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Henry M. Robert (1837–1923).  Robert’s Rules of Order Revised.  1915.


Page 175

Therefore, whenever the chair is satisfied that members are using parliamentary forms merely to obstruct business, he should either not recognize them, or else rule them out of order. After the chair has been sustained upon an appeal, he should not entertain another appeal from the same obstructionists while they are engaged evidently in trying by that means to obstruct business. While the chair should always be courteous and fair, he should be firm in protecting the assembly from imposition, even though it be done in strict conformity with all parliamentary rules except this one, that no dilatory, absurd, or frivolous motions are allowed.
  As an illustration of a frivolous or absurd motion, suppose Mr. A is to be in the city next week and a motion has been made to invite him to address the assembly at its next meeting, the meetings being weekly. Now, if a motion is made to refer the question to a committee with instructions to report at the next regular meeting, the chair should rule it out of order as frivolous or absurd.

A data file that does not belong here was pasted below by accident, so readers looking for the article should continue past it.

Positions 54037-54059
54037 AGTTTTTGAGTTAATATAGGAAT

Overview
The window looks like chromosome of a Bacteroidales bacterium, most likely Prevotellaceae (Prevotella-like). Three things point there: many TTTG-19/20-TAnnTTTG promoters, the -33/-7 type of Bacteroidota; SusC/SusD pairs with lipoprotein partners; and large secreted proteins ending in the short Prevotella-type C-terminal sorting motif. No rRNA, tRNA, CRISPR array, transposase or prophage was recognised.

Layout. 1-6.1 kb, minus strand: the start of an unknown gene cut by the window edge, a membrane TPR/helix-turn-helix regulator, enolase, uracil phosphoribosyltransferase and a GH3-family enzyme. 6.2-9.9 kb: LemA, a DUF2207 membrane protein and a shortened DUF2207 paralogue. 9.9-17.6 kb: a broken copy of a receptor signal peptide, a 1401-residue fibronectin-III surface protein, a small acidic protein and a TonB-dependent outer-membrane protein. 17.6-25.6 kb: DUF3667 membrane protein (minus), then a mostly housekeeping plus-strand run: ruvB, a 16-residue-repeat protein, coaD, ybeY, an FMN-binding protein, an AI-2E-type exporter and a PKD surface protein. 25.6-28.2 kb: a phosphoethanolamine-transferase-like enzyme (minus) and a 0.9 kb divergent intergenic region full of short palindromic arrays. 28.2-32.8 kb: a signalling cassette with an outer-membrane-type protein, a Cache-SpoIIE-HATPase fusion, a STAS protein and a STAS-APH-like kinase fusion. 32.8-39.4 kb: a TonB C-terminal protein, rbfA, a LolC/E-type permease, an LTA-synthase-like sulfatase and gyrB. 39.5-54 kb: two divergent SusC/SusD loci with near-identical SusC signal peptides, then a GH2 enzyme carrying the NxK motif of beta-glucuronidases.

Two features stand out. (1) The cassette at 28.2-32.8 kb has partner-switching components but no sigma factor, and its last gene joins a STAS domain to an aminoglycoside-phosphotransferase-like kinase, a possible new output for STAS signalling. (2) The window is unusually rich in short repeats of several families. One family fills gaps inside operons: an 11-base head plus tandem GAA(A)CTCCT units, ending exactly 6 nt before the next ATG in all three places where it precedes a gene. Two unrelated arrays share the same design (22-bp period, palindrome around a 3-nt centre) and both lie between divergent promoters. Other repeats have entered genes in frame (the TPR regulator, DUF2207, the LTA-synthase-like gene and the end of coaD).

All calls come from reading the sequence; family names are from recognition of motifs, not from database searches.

41. Call of the House.

    34 (This cannot be used in ordinary assemblies, as they have not the power to compel the attendance of members.)


Note 34.  “Though the Speaker (Chairman) may of right speak to matters of order and be first heard, he is restrained from speaking on any other subject except where the House have occasion for facts within his knowledge; then he may, with their leave, state the matter of fact.” [Jefferson’s Manual, sec. XVII.]“It is a general rule in all deliberative assemblies, that the presiding officer shall not participate in the debate, or other proceedings, in any other capacity than as such officer. He is only allowed, therefore, to state matters of fact within his knowledge; to inform the assembly on points of order or the course of proceeding, when called upon for that purpose, or when he finds it necessary to do so; and, on appeals from his decision on questions of order, to address the assembly in debate. [Cushing’s Manual, §202.] [back]

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